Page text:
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Grid Power: Key trends in availability and tariffs

October 31, 2011
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Sabyasachi Majumdar, Senior Vice-President, ICRA Limited

Historically, retail power tariffs have been governed more by socio-economic and political considerations rather than purely economic factors. This has resulted in a skewed tariff structure with industrial and commercial categories subsidising domestic and agricultural users.

Despite high tariffs, the quality and reliability of supply have been substandard. Several energy-intensive industrial consumers have shifted to captive generation. This has increased the cross-subsidy burden on other industrial and commercial consumers.

One of the guiding principles is that tariffs should reflect the efficient and prudent cost of electricity supply with a differentiation only on the basis of consumer load factor, voltage level and total power consumption. The state governments should put in place a multiple-year tariff framework that allows fast recovery of uncontrollable costs and asymmetric sharing of incentives.

Many of these guiding principles have not been followed over the past three years. However, if the recent tariff hikes are any indication, this trend can be reversed.

The state electricity regulatory commissions (SERCs) have initiated steps to bring about a gradual reduction in cross-subsidies. For instance, tariffs for domestic consumers are being levellised with the cost of supply. The agricultural sector, however, continues to be heavily subsidised and the bulk of the cost is borne by state governments. In most cases, the tariff increase for the subsidising categories (non-domestic and industrial consumers) was lower than the hike for the subsidised categories till 2006-07. However, increasing power costs since 2007-08 have been a setback.

Key trends

There was a sharp increase in power costs between 2007-08 and 2009-10. However, power costs plateaued in 2010-11, with states like Haryana and Assam even showing a decline. Cross-subsidisation levels have been increasing and are very high in states like Kerala, Orissa, Andhra Pradesh and Maharashtra.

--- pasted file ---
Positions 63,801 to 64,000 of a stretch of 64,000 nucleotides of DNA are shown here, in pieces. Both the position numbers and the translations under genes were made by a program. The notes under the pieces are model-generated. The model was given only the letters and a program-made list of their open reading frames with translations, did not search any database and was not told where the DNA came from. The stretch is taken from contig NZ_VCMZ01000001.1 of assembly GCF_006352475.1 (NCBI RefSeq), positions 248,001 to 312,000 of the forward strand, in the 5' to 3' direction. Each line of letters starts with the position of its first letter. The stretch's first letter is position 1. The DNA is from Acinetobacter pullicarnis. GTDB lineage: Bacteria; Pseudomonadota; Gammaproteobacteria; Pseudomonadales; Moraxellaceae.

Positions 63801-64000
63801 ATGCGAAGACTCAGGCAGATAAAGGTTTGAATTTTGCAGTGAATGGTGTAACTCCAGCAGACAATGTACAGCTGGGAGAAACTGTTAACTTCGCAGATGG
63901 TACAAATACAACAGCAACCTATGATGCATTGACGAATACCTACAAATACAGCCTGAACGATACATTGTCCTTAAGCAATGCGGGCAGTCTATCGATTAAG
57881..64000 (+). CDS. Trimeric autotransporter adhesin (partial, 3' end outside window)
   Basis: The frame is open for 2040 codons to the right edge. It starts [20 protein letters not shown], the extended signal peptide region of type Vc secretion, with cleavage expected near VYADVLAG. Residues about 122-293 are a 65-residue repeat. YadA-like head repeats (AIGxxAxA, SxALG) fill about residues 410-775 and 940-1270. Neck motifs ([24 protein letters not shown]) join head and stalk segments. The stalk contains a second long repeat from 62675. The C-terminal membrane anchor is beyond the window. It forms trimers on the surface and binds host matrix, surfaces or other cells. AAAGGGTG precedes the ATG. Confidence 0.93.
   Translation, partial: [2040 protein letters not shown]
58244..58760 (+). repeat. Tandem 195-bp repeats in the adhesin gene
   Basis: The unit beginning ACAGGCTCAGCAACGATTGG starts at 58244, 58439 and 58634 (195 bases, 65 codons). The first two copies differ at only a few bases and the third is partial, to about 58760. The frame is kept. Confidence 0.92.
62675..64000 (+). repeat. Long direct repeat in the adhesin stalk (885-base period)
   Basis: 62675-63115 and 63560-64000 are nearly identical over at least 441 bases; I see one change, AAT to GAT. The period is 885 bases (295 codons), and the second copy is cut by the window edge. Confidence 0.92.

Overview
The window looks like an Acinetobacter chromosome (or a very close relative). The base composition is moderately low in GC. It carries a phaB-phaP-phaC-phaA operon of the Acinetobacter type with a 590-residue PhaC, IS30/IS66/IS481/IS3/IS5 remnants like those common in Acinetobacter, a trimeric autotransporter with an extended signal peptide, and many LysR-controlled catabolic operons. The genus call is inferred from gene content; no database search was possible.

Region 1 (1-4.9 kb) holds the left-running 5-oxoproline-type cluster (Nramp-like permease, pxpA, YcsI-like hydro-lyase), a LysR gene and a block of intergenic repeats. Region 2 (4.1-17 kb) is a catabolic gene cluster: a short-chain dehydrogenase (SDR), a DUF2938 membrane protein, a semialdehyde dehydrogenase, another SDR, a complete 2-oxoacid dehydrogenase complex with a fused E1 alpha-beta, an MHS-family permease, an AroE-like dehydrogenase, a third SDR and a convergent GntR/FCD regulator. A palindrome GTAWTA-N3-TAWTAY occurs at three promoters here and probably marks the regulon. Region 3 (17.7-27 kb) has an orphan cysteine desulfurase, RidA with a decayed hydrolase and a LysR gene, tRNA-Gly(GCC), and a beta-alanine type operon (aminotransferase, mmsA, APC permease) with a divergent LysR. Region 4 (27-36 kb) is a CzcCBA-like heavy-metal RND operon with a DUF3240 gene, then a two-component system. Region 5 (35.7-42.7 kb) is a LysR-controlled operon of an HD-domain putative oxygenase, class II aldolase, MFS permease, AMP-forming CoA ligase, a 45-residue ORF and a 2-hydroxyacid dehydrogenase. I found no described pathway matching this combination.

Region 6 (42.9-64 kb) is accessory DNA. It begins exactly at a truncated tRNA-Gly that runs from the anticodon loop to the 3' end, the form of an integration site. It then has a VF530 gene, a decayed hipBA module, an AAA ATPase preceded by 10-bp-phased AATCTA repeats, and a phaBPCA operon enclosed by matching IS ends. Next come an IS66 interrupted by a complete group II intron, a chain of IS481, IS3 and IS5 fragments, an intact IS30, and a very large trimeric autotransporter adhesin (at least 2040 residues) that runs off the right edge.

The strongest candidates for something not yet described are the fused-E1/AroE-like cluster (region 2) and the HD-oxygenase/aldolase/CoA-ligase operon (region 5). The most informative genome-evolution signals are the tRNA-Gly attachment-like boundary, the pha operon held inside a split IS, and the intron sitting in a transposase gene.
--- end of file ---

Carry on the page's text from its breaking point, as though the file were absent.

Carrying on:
However, there have been different trends for various power transactions – long-term power costs have been increasing while short-term costs have been declining.

High fuel costs and increasing capital expenditure for new capacities have been driving long-term power costs. On the other hand, the reluctance to pick up expensive short-term power and its increased availability have reduced the cost of electricity. The SERCs’ restrictions on volumes and prices, and the marginal profitability of utilities have also contributed to this.

Despite these positive developments, non-domestic and industrial consumers continue to cross-subsidise other categories. The average cost of supply is Rs 3.41 per kWh. The cross-subsidisation level is high as compared to the cost of supply for the subsidising category.

Industrial tariffs versus commercial tariffs

Telecom power usage is charged under the commercial power category. States like Kerala, Madhya Pradesh, West Bengal, Andhra Pradesh and Maharashtra have the highest tariffs for this category. Grid power usage by the telecom sector is the highest in Andhra Pradesh and Tamil Nadu.

Of late, several state power utilities have been suggesting to telecom tower companies to shift from the commercial category to the industrial segment as tariffs are lower for the latter. However, power availability is also lower for the industrial category as compared to commercial consumers.


Going forward, competitive bidding will be a key factor driving cost reduction. However, due to growing losses of distribution companies, the near-term outlook is not positive in terms of tariffs, which are likely to increase by 15-20 per cent over the next year and 6-7 per cent beyond that. The highest tariff increase is expected in Tamil Nadu (35 per cent), while the lowest hike is expected in Gujarat (5-7 per cent).

Power availability is likely to increase by 15,000-20,000 MW annually. Another likely trend is the increasing demand from high-end consumers including the industrial and commercial segments vis-à-vis retail users.

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